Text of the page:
Venous thromboembolism in cancer patients: Still looking for answers (Review)

  • Authors:
    • Roua Anamaria Iorga
    • Ovidiu Gabriel Bratu
    • Radu Dragos Marcu
    • Traian Constantin
    • Dan Liviu Dorel Mischianu
    • Bogdan Socea
    • Mihnea‑Alexandru Gaman
    • Camelia Cristina Diaconu
  • View Affiliations

  • Published online on: September 18, 2019     https://doi.org/10.3892/etm.2019.8019
  • Pages: 5026-5032
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Abstract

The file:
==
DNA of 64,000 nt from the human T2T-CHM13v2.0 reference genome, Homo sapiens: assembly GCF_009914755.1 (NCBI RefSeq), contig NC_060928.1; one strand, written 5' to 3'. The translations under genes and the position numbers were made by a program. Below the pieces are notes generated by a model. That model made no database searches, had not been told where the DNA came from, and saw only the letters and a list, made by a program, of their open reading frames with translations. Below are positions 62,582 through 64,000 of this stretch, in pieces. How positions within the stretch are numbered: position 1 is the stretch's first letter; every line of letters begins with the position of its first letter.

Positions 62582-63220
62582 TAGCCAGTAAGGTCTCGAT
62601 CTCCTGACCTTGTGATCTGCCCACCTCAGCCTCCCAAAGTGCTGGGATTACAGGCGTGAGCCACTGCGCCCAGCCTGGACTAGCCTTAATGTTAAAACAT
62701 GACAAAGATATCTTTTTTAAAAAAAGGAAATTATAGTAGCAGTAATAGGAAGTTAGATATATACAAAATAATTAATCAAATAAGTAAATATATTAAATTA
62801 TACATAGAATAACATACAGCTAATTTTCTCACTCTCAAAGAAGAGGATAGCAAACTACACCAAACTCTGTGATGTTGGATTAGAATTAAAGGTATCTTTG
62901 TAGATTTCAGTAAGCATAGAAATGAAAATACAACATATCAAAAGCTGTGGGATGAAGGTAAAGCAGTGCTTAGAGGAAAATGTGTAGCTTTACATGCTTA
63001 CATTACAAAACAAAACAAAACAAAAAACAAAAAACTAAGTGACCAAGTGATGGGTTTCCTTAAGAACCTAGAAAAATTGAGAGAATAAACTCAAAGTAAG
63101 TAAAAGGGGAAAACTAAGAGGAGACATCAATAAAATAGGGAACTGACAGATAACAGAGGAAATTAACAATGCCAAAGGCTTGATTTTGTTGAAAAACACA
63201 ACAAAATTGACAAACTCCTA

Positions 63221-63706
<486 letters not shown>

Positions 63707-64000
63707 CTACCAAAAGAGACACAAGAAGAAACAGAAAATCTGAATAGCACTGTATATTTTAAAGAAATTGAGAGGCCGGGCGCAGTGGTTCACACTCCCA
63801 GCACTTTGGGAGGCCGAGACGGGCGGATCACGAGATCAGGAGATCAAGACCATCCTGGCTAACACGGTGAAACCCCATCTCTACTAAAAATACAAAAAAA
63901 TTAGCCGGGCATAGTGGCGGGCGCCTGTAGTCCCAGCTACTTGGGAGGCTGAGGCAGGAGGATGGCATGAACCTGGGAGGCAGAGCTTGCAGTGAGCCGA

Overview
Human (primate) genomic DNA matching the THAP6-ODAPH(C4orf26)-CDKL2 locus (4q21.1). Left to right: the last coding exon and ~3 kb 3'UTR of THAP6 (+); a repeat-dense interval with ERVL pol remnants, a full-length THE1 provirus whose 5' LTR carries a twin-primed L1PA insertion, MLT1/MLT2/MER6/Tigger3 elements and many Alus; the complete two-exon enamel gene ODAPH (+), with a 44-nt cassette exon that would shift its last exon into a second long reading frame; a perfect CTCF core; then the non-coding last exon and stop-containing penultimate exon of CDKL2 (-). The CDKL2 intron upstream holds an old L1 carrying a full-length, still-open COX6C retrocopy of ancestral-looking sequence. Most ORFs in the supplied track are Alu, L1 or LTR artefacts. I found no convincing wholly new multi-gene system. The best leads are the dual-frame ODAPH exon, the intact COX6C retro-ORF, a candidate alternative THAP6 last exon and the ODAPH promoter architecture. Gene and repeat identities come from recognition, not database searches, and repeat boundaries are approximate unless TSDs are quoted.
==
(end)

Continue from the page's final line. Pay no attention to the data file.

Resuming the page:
Patients with cancer‑associated venous thromboembolism (VTE) represent a real challenge in clinical practice. Patients with cancer have a greater risk both of VTE and bleeding. There are only a few studies regarding the therapeutic approach of VTE in patients with cancer, especially after cancer surgery, and on thromboprophylaxis during chemotherapy. Many of the anticoagulation therapy recommendations for cancer patients are extrapolated from trials that are not conducted in cancer cohorts. It is essential to assess the efficacy and safety of VTE prophylaxis in this particular subgroup, which bears higher risks both of VTE recurrence and major hemorrhagic events. The introduction of direct oral anticoagulants in everyday practice represented a major evolution of the anticoagulant treatment. Direct anticoagulants could represent a more appealing alternative to low‑molecular‑weight heparin in paraneoplastic venous thrombosis, due to the patient comfort, easy administration of the drug and emerging studies that prove similar efficacy and safety as the standard treatment. However, there is limited data on the treatment with direct oral anticoagulants in patients with paraneoplastic venous thromboembolism.